Changing the Narrative

Author Parker J Cole decides to break new ground, by writing Medieval, Gregorian, and Victorian fiction centralising on black and multi-ethnic characters.

Anti-racism protests across the world have highlighted issues that people from minority backgrounds face. It has had a positive impact in a sense that people from all over the world from various backgrounds have come together to tackle this issue, and are trying to come up with solutions on how to eradicate this from society.

This made Parker J Cole research into black history more, and as she was studying she made extraordinary discoveries that there were black people for example in Victorian, Medieval times in different countries across the world, who were not just enslaved but also held high positions in society.

Take for example composers George Bridgetower and Le Chevalier de Saint-Georges, they made a excellent contribution to classical music in medieval Europe, and Anton Wilhelm Amo who was a Philosopher from Ghana and was a professor of Helle and Jena in Germany after studying there, the list goes on and on.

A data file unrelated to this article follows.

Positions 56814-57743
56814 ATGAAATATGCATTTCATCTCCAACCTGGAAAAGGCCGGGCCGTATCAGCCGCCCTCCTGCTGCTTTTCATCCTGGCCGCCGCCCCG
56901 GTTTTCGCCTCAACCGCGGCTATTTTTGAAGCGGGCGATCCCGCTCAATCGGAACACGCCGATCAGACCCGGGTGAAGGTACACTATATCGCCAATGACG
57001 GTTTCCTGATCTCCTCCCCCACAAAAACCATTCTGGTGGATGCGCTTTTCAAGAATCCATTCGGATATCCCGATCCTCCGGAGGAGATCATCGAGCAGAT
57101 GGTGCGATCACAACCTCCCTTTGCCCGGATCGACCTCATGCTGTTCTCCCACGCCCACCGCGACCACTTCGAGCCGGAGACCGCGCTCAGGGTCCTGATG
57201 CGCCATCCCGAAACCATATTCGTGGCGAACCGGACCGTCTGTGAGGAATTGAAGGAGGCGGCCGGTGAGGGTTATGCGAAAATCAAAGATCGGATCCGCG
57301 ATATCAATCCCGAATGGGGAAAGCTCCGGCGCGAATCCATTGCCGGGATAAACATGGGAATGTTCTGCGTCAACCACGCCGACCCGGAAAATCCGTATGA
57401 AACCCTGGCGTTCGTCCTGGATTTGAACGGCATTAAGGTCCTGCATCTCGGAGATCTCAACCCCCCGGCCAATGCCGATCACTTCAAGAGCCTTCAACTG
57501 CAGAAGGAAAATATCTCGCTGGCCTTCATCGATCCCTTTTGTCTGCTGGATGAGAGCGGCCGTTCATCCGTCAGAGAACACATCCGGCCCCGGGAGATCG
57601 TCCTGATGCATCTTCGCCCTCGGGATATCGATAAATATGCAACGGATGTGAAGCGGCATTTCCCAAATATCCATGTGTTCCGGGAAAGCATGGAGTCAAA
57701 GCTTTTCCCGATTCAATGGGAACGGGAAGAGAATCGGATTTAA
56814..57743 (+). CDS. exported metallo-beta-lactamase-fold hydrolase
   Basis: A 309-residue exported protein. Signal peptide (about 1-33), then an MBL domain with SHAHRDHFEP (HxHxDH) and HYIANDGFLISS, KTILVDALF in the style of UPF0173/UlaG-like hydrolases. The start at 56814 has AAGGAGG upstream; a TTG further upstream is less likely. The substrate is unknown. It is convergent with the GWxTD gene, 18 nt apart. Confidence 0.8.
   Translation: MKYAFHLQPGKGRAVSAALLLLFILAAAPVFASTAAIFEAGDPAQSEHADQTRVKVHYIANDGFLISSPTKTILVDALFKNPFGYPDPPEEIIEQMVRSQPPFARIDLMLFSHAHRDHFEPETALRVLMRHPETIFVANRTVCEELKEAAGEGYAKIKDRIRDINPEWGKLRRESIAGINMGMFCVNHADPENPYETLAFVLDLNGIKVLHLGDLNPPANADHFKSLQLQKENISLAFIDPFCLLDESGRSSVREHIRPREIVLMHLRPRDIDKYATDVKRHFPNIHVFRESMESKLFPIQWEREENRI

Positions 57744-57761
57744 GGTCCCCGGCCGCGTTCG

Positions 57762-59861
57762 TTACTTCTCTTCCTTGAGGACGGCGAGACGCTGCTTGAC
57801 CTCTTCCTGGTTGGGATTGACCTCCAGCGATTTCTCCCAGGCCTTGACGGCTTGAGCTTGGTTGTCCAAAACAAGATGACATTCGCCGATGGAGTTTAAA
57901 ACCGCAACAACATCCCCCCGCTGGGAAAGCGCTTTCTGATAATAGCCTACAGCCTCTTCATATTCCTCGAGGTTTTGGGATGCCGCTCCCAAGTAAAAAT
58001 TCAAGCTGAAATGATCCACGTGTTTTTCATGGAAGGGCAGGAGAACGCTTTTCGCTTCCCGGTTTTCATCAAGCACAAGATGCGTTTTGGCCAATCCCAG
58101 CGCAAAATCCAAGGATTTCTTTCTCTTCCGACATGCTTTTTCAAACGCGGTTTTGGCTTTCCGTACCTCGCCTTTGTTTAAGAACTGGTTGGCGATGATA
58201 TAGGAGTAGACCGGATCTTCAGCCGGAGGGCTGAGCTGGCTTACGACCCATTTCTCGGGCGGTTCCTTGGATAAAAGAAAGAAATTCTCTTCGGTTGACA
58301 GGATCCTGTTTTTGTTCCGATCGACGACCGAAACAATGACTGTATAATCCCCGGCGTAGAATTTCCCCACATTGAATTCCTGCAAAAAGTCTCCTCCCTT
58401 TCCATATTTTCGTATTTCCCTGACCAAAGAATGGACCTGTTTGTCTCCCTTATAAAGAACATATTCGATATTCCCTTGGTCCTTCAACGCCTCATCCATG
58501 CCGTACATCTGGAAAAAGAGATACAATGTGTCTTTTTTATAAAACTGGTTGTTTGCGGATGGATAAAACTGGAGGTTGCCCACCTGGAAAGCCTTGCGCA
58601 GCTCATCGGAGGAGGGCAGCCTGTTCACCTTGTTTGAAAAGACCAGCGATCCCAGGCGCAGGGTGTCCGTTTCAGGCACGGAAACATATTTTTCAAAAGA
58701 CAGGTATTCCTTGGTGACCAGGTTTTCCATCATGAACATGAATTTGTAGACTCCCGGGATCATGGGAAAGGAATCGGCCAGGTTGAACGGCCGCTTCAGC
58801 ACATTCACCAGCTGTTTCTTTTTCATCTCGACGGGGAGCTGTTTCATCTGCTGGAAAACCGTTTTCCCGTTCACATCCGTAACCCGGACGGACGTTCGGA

In her newest published work, The Butterscotch Bride, an antebellum sweet romance that takes place in Alabama, Parker uses the element of sweet romance to focus on the love of two enslaved people in a unique way that doesn’t solely focus on the struggle of African Americans in the U.S. but on their strength of character through adverse times.

“Yes there was oppression, but oppression is not the end of the story. In Butterscotch Bride, I wanted to focus more on strength than struggle, hope instead of despair, and forgiveness instead of judgement.

There will be more books like The Butterstoch Bride not just in Medieval Europe or the U.S., but across the world. My agent is currently in talks with a publishing house concerning them.  I aim to change the narrative in a sense showing that we were more than enslaved people, but an empowered people.”

The Butterstoch Bride is now available on major online book stores.

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